The Windrush Betrayal: How Britain Broke Its Promise to Caribbean Patriots
The Empire Windrush docked at Tilbury on 22 June 1948, carrying 492 passengers from Jamaica, Trinidad and Tobago and other islands of the British West Indies.
They were responding to the call of the mother country, which needed workers to rebuild its shattered economy after the Second World War. They came with hope and loyalty, expecting to be welcomed as British citizens and contributors to the Commonwealth. They were wrong.
For decades, the Windrush generation and their descendants have faced discrimination, hostility and neglect from the British government and society. They have been denied basic rights and services, such as health care, education, employment and housing.
They have been subjected to racist abuse and harassment, and even threatened with deportation to countries they barely knew or had never visited. They have been betrayed by an uncaring government that used them as cheap labour and then wanted to get rid of them, a government that broke its promise and trust.
The Windrush scandal, as it came to be known, exposed the cruelty and injustice of Britain’s immigration system and its colonial legacy. It also revealed the resilience and courage of those who fought for their dignity and recognition, and the solidarity of those who supported them. It sparked a national debate about identity, belonging and citizenship, and forced the government to apologise and offer compensation.
But the apology and compensation are not enough. The Windrush generation deserves more than words and money. They deserve respect and gratitude for their contribution to Britain’s history and culture. They deserve justice and accountability for the wrongs done to them. And they deserve a place of honour in the nation’s memory.
On Windrush Day, we celebrate the Windrush generation and their legacy. We honour their achievements and sacrifices, their struggles and victories. We acknowledge their pain and suffering, their hopes and dreams. We recognise their value and worth, their diversity and richness. We affirm their rights and dignity, their pride and identity.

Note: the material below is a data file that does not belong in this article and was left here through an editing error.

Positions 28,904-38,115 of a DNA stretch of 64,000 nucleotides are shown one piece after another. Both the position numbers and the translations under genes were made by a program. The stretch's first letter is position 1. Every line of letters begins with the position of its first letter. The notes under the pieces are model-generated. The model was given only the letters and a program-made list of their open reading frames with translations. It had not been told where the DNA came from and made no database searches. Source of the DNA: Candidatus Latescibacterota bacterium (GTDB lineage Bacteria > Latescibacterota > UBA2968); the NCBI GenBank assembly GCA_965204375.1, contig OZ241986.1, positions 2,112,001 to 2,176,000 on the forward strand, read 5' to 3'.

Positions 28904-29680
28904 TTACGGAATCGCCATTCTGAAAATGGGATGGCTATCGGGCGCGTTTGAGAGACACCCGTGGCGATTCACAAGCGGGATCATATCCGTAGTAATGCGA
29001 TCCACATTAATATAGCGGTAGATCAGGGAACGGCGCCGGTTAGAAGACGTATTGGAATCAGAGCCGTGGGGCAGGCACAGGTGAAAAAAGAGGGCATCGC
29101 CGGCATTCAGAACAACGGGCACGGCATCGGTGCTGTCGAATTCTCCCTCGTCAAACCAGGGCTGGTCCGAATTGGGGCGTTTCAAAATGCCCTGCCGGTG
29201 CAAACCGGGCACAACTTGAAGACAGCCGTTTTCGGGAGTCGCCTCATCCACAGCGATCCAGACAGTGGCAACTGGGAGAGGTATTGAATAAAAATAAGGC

We also challenge the ongoing racism and discrimination that they and other ethnic minorities face in Britain today. We demand an end to the hostile environment policy that created the Windrush scandal and continues to harm migrants and refugees.
We call for a fair and humane immigration system that respects human rights and international law. We urge a radical transformation of Britain’s relationship with its former colonies and current partners in the Commonwealth.
The Windrush generation were not just immigrants. They are patriots who answered the call of the mother country. They are not just victims. They are heroes who fought for their rights. They are not just a part of Britain’s past. They are a part of Britain’s future.
A British scandal
In April 2018, a political scandal of such significance emerged that it almost took people’s minds off of Brexit for a period of time. It was a meeting at the Jamaican High Commission in London that saw politicians, diplomats and campaigners demand that ministers provide an immediate remedy for a “developing situation” in which, due to changes in the immigration system, Caribbean immigrants were being deemed “illegal immigrants”.
The Windrush Scandal saw hundreds of Caribbean immigrants living and working in the UK wrongly targeted by immigration enforcement as a result of the government’s “hostile environment” policies.
As well as those who were deported, an unknown number were detained, lost their jobs or homes, or were denied benefits or medical care to which they were entitled. A number of long-term UK residents were refused re-entry to the UK, and a larger number were threatened with immediate deportation by the Home Office.
As a result, many elderly people were suddenly being barred from working, refused access to government services, and lost access to welfare benefits.
This meant that elderly Caribbean immigrants were being denied access to NHS healthcare, losing their jobs and even being threatened with deportation.
In some cases, the people from the Windrush generation were even detained and deported.
Linked by commentators to the “hostile environment policy” instituted by Theresa May during her time as Home Secretary, the scandal led to the resignation of Amber Rudd as Home Secretary in April 2018, and the appointment of Sajid Javid as her successor. The scandal also prompted a wider debate about British immigration policy and Home Office practice.
The scandal came to public attention as a result of a campaign mounted by Caribbean diplomats to the UK, British parliamentarians and charities, and an extended series of articles in The Guardian newspaper.